Mangueira, Rio de Janeiro, Brazil

Mangueira January 14, 2011 — Best listened to loud.

A few weeks ago, I heard that the police had invaded Mangueira early Saturday morning. My first thought was: the time when the weekly baile funk street party. One friend told me that people had known beforehand so the baile wasn’t happening. Another DJ, however, told me she had heard that the police had shot up some of the street sound systems.

Mangueira is more famous for being Rio de Janeiro’s most traditional samba schools—the only one to have three, yes, three saints. One block from the samba school, a narrow street became an open air baile funk every friday. “Funk Carioca” is Rio’s local electronic dance music. Although its roots are in Miami Bass and freestyle, funk now sounds more like Candomblé drum(machine) rhythms, machine-gun beatboxing, and stutter-rap in Portuguese. Mangueira’s baile was famous throughout Rio for its being four soundsystem deep. And deep bass and the freshest songs drew youth from all over. Teens from other favelas and blue-collar Zona Norte neighborhoods arrived crammed in vans. Taxis deposited upperclass “playboys” from the postcard-esque beach neighborhoods of Zona Sul.

All these bodies converged into one street lined with bars and stands selling beer, Red Bull, and fruity cocktails made with vodka or cachaça. After passing a few young men selling cheap joints and “lança de perfume,” which is supposed to create temporary auditory hallucinations, I entered the real crush of the party.

To move through the multitudes, everyone formed trains with their friends, grasping shoulders or waists and snaking through gaps between bodies, trying not to get separated. Whenever I was the last in the train, I usually felt a hand grab my waist or shoulder, to link our train’s lead. Progress was slow, dancing in place made the crush against others skin feel better.

Four soundsystems lined the street. As we inched up hill, the sound from the next sound system would grow, blending with the last. Dozens of speaker boxes created a wall on one side of the street, the DJ “booth,” a table with CDJs and a laptop faced the speakers on the other side of the street. A rumor had it that DJ’s here accepted tips, such as new DJ gear to debut new songs. Another rumor was that they wouldn’t play music associated with other soundsystems. When I interviewed a DJ from a soundsystem there, he denied the second rumor, “You can hear it. Everyone plays the same shit.” About the first rumor, he said, he didn’t know what other DJ’s did.

Alex MPC, a three year resident, at Mangueira‘s baile (start video at 1:03)

Putaria, songs about (heterosexual) hooking up, dominates funk. More often than lifting their hands into Cs and Vs for the criminal faction, Comando Vermelho, young men and women threw their hands up like a triangle whenever a song like Valesca Popozuda’s “My pussy é o poder” came on. But I hardly saw any kissing. And gender divided most of the crowd. Boys danced with boys, girls with girls.  Gay and trans-funkeiros seemed to enjoy more flexibility.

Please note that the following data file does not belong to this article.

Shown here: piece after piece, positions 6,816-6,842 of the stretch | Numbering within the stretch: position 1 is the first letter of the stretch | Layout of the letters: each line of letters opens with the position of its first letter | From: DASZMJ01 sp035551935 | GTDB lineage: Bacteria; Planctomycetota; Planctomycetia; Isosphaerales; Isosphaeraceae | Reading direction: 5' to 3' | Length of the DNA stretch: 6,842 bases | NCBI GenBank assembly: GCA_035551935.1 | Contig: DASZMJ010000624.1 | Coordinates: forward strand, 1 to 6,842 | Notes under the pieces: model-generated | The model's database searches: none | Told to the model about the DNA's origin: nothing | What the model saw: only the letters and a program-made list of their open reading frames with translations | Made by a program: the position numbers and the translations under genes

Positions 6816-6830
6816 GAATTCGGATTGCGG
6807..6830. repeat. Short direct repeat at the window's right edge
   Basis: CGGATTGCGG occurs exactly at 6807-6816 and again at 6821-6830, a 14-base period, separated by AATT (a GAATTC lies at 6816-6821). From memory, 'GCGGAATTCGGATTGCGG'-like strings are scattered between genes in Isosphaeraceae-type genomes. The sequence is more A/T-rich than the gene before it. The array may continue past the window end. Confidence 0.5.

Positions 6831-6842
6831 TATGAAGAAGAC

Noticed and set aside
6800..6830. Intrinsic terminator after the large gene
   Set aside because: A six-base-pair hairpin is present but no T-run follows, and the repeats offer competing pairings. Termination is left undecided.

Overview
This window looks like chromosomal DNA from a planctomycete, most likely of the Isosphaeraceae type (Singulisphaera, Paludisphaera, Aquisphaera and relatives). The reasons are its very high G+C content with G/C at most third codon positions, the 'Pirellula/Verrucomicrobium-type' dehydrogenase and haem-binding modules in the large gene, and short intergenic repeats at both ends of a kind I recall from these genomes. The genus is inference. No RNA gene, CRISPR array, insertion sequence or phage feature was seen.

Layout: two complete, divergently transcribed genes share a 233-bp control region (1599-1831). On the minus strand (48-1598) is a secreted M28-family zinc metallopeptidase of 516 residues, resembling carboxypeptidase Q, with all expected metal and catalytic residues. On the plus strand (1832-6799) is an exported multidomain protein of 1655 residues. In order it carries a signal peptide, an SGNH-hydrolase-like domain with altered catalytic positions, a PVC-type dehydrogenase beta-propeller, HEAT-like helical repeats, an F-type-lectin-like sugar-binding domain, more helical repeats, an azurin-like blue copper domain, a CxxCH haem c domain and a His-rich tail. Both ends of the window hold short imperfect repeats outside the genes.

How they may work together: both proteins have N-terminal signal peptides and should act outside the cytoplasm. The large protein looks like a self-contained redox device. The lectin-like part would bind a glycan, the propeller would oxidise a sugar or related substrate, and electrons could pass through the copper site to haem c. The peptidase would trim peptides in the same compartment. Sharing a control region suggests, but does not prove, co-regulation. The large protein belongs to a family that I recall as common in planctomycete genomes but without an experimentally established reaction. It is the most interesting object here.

Shortly after the police invasion, newspapers announced that Manguiera would be the next favela to be “pacified.” That is, to be taken over and occupied by police with the idea of ending armed drug trafficking, in preparation for the upcoming World Cup and Olympics. Newspapers and television reports repeated that with Mangueira pacified, the ring of pacified favelas surrounding Maracana soccer stadium would be complete.

In most of communities, pacification has meant the end of bailes funk. Head policeman now in command of communities have prevented or banned bailes. The association for Professionals and Friends of Funk, APAFunk, is fighting a political and legal battle for baile funk to return to pacified communities.

This sonic cartography of Mangueira no longer exists. Sounds always exist in passing, existing in and creating time. existing in and creating space. In this cradle of samba, a narrow street climbed uphill, curving slightly, several thousand sweaty bodies dancing or patrolling the street, absorbed and vibrated to the frequencies of four coexisting walls of music.

For Mangueira’s baile, in memoriam.

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3 Responses to Mangueira, Rio de Janeiro, Brazil

  1. Adonia says:

    Giving the sound without visuals allows for a disorienting sense of movement as the songs come and go. Do you think the social space absorbs people more than the music does, or vice versa?

  2. Pingback: From Funkification to Pacification

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